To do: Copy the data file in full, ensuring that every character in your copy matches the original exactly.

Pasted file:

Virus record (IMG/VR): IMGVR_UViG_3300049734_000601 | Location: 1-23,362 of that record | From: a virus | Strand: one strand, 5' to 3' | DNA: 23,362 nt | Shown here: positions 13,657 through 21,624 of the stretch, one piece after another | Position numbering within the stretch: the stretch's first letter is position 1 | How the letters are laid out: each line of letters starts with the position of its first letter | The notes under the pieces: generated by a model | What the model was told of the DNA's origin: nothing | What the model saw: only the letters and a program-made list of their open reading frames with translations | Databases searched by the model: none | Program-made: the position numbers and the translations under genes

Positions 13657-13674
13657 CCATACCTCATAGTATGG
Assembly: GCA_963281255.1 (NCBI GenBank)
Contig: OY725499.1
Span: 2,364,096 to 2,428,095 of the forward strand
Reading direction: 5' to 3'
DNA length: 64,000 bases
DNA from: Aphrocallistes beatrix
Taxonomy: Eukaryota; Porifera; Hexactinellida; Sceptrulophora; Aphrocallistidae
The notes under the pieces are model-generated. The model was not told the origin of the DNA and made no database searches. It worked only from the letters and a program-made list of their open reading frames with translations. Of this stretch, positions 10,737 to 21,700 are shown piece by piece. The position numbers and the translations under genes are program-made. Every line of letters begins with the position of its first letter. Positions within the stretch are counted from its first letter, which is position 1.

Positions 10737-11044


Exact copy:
Virus record (IMG/VR): IMGVR_UViG_3300049734_000601 | Location: 1-23,362 of that record | From: a virus | Strand: one strand, 5' to 3' | DNA: 23,362 nt | Shown here: positions 13,657 through 21,624 of the stretch, one piece after another | Position numbering within the stretch: the stretch's first letter is position 1 | How the letters are laid out: each line of letters starts with the position of its first letter | The notes under the pieces: generated by a model | What the model was told of the DNA's origin: nothing | What the model saw: only the letters and a program-made list of their open reading frames with translations | Databases searched by the model: none | Program-made: the position numbers and the translations under genes

Positions 13657-13674
13657 CCATACCTCATAGTATGG
Assembly: GCA_963281255.1 (NCBI GenBank)
Contig: OY725499.1
Span: 2,364,096 to 2,428,095 of the forward strand
Reading direction: 5' to 3'
DNA length: 64,000 bases
DNA from: Aphrocallistes beatrix
Taxonomy: Eukaryota; Porifera; Hexactinellida; Sceptrulophora; Aphrocallistidae
The notes under the pieces are model-generated. The model was not told the origin of the DNA and made no database searches. It worked only from the letters and a program-made list of their open reading frames with translations. Of this stretch, positions 10,737 to 21,700 are shown piece by piece. The position numbers and the translations under genes are program-made. Every line of letters begins with the position of its first letter. Positions within the stretch are counted from its first letter, which is position 1.

Positions 10737-11044